In the New York Times today, Professor Paul Campos from the University of Colorado made the case that public funding for higher education has not declined over the past several decades, but has in fact increased significantly. The number of institutions and certainly the number of students pursuing post high school education has soared, and while per capita funding may be down, the states and federal governments are providing more funding than ever.


Fair enough. But why then has tuition increased so much (if the average price of a car had increased in the past 40 years as much as tuition, Campos claims the average car price would be $80,000!)? In part, he claims, because of the vast increase in administrators and their salaries – a 60 percent increase in positions between 1993 and 2009, while faculty positions grew only modestly. He does not address the decline in teaching loads for faculty, but that has also contributed to increased costs. He also cites the increasing numbers of students served and their demands for amenities as reasons for the price increase. He does say that both the increase in administration to handle increasing numbers of student is – in theory at least – defensible.


What he doesn’t say is that the price increase is fueled by an INCREDIBLY competitive marketplace for students, which now includes over 1500 for-profit schools offering real degrees. This is a major cost driver and it needs to be acknowledged as a primary reason for price increases.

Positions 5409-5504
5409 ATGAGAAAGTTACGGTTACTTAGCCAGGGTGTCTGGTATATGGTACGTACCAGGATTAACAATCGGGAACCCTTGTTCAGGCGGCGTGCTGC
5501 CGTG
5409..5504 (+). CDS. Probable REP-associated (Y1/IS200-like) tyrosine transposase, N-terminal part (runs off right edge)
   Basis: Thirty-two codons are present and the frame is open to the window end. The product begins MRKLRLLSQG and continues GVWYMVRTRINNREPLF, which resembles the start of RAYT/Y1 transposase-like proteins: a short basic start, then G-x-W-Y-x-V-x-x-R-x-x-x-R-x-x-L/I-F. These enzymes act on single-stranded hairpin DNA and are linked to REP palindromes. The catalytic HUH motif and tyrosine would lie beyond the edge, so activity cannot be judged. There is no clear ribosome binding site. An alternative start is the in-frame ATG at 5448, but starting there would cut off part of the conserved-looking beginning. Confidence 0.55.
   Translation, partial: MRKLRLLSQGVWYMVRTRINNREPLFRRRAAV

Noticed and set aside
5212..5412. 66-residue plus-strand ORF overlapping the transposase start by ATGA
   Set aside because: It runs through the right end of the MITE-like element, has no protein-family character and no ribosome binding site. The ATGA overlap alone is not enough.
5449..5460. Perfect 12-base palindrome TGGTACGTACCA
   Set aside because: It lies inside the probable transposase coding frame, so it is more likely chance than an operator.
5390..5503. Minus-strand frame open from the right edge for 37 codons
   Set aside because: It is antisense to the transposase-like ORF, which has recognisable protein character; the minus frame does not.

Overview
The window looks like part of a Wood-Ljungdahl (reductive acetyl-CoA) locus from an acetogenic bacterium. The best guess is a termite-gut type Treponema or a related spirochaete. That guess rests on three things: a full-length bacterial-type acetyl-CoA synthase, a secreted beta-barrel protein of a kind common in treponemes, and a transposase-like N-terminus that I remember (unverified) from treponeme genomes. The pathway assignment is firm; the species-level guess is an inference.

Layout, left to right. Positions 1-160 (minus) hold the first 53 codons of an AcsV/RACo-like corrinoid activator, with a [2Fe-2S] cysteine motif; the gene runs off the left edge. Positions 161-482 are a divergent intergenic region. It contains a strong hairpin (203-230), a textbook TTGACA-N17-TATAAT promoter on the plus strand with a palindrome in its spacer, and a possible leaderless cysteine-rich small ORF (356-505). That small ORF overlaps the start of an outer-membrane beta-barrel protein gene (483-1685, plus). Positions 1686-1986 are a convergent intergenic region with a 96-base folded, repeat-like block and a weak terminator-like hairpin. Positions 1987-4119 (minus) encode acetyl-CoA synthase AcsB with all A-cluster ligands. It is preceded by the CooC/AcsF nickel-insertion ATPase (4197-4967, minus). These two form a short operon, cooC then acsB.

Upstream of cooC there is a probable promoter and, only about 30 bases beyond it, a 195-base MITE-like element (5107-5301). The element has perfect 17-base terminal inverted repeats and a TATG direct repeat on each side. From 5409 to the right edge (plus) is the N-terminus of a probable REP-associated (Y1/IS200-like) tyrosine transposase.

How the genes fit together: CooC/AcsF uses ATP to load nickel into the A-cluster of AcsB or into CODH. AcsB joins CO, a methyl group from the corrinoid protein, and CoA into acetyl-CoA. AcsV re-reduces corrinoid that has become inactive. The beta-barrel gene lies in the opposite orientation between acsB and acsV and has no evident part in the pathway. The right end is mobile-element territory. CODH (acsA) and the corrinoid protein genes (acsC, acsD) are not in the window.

Even within the traditional non-profit sector, the competition is intense — amenities for students (including food everywhere, anytime and top quality); study abroad which loses money for a college (tuition goes out, as does aid); and competition for top administrators and professors (high salaries and reduced teaching loads) – all of this drives up price. It is interesting to note that competition in the private sector typically results in decreased prices (less of a profit margin). In the non-profit world, competition typically increases prices as someone has to pay for the “enhanced” product.


And finally, just like cars (where prices haven’t risen as fast, mainly because there is economy of scale in production that one doesn’t have in education) a college education today is not what it was in 1970.  Study abroad, off campus study programs (such as Drew University’s four programs in NYC — Wall St, UN, Communications and Theater/Arts), internships, interdisciplinary field work programs — all of these cost more.


Add to this the fixed costs of technology improvements on a daily basis, benefits such as health insurance (which every industry has), federal regulations that have to be carefully monitored and executed, and an increasingly litigious society, and it totals to a cost explosion.  And a little told fact — since most financial aid is NOT endowed or funded, colleges have to charge more in order to have the money to underwrite those who cannot pay.  Back when I started in admissions and financial aid at Colgate 40 years ago, 30 percent of our students received aid.  Now at schools like Drew, Dickinson, Hopkins and Colgate, 60 percent are receiving financial aid.  And, on top of everything else mentioned above, that costs!


With all of this, one still must ask, is there value in what colleges and universities provide? I just have to look at my University of Rochester graduate daughter and my Lafayette College graduate son to answer that one – a resounding yes. I have written on value before and I will certainly do so again. We do need to contain our costs as much as possible, but in my book, the value is still convincingly there.